Oh yeah. We see this as a really great trend. Of course, we have a favorable view of self-service technologies of course and we agree that generally, consumers also have a favorable view of self-service technology. Clearly, there's a movement towards more adoption of these solutions in the recent years, attributable to some really big implementations.
You've probably heard of Amazon Go. I'm sure everyone has heard of Amazon Go. Everybody knows Macy's in the US and Macy's has announced a recent deployment of self-service mobile application where they're allowing their consumers to scan-and-go within the store. And of course, everyone's favorite place to go and grab burgers and fries, McDonald's. A company we're very fond of. They've got a great deployment coming out here with self-order kiosks within their stores. So there's really a great buzz in the US around new self-service technology.
Karen Webster: 02:48
Is that because of the convenience that consumers get in order to basically be self-serving themselves in terms of getting in and out of the store quickly without having to wait for someone to check them out personally?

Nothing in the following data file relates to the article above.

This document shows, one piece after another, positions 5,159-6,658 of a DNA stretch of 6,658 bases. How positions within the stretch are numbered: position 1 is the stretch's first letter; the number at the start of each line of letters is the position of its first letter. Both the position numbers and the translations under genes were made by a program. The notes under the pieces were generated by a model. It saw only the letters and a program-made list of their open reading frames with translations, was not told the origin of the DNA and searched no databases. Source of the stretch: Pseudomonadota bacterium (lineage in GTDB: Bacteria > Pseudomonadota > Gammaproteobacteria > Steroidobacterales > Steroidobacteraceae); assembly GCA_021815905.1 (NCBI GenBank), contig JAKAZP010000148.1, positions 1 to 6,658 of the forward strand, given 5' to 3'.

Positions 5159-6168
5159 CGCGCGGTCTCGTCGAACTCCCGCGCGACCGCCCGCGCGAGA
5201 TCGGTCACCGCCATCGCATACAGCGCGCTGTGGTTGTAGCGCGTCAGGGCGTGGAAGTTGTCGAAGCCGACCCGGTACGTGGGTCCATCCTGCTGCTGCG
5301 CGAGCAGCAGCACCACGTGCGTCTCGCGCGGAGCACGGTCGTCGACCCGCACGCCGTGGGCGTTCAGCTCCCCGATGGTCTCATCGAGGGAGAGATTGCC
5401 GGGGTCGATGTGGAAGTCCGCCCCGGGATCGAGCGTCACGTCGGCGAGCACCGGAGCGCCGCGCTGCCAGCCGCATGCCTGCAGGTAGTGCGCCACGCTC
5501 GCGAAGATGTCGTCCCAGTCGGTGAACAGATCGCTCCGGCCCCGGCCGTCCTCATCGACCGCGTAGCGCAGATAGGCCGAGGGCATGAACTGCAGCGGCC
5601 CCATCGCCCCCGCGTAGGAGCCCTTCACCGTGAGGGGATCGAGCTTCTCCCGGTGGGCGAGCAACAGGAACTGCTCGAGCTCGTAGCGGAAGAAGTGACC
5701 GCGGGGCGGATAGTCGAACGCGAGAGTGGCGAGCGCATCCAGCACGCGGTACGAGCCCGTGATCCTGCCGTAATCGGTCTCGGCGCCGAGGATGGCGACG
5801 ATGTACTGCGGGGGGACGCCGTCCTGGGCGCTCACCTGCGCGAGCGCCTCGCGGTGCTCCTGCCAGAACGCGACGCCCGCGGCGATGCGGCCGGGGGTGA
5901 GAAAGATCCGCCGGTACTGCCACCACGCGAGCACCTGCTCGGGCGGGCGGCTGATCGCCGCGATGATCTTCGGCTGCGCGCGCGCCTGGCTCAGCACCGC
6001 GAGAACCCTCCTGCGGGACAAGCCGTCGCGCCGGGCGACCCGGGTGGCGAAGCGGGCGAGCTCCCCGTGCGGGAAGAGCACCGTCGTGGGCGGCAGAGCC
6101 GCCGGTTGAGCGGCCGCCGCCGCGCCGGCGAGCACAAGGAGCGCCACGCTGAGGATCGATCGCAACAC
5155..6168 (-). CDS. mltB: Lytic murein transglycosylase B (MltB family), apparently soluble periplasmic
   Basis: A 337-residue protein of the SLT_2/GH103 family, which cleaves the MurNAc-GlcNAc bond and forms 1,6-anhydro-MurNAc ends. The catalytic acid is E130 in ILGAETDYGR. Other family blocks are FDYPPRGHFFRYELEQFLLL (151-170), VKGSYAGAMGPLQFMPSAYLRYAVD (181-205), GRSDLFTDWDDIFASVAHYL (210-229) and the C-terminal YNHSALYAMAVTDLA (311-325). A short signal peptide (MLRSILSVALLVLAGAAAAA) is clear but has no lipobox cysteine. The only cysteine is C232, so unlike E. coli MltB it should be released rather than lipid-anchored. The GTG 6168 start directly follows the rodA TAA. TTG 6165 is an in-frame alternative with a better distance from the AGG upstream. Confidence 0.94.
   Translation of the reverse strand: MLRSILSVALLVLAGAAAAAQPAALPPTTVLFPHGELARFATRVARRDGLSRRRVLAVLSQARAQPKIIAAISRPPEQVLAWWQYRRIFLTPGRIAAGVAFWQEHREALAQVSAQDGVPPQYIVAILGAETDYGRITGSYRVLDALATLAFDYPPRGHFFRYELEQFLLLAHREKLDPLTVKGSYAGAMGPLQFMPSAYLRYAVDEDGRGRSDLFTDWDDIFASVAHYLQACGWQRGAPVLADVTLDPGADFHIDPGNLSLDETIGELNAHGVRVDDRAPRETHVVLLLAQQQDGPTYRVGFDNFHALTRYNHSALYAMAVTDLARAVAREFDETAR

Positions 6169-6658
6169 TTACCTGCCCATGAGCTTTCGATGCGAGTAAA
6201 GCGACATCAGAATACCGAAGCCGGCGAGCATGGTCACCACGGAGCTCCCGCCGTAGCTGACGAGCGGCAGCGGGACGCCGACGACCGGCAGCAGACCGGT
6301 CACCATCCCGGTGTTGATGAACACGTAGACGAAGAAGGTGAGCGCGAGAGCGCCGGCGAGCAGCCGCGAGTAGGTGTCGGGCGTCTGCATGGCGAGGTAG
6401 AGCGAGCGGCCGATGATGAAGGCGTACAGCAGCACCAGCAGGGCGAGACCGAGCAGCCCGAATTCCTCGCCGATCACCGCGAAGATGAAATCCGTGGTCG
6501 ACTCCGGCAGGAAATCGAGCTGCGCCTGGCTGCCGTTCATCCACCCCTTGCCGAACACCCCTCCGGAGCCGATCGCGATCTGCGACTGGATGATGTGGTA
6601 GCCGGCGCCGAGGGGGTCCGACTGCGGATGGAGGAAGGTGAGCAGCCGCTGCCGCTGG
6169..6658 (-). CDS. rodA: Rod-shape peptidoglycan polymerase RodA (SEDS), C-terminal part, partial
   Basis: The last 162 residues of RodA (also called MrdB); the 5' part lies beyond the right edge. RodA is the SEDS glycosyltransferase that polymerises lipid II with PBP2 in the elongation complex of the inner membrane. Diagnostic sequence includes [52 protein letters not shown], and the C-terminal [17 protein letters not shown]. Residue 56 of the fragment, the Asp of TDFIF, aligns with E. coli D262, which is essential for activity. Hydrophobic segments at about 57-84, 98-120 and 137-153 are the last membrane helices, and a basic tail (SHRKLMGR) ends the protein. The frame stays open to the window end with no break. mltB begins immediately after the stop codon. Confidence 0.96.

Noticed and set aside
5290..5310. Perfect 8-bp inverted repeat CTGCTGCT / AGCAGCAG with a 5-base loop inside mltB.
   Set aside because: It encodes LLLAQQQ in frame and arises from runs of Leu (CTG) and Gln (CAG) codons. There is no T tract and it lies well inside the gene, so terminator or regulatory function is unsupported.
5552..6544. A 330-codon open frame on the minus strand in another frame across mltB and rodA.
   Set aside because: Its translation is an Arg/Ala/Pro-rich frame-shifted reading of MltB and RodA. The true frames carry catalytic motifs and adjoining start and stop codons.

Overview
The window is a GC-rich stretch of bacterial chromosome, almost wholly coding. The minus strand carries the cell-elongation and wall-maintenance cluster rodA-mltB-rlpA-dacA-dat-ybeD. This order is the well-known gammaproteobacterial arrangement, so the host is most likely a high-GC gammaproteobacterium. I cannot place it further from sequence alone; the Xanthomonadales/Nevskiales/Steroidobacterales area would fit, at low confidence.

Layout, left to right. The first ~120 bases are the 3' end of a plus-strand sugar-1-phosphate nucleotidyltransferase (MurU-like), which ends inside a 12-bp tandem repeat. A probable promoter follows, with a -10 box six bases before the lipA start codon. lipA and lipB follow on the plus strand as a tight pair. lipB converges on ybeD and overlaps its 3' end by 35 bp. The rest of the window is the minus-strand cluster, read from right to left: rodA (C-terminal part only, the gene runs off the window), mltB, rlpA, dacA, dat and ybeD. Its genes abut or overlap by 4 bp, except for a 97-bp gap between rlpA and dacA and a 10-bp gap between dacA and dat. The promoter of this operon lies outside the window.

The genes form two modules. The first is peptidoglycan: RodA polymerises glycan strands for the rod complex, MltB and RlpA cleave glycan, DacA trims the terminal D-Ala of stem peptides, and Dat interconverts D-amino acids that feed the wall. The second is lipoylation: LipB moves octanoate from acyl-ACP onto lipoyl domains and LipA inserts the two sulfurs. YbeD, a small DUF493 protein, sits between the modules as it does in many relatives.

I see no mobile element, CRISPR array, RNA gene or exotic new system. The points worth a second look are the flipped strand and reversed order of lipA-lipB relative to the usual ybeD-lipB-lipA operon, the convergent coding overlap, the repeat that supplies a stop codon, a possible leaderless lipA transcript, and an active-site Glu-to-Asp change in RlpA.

Arvin Jawa: 03:05
You know, it's a great question and it was something that I found really compelling within the research. You see that there are lots of reasons for why consumers like self-service technologies. But ultimately, it comes down to creating value for the consumer. Consumers really enjoy either saving time, saving money, or really, really enriching their shopping experience. Retailers who have determined how to create that kind of value for consumers through self-service technologies have figured out how to actually have really good deployments.
McDonald's is a perfect example of that, right? As I mentioned, they're implementing self-service kiosks and in order to figure out where they could create value for their consumers, they started looking at the journey, they started looking at where are the ways that consumers can actually order with us? For a long time, there were only two ways to do that: you either had to go to the counter and speak to somebody and place an order, or you had to drive and go to the drive-thru and speak to a machine with a person on the other side of it.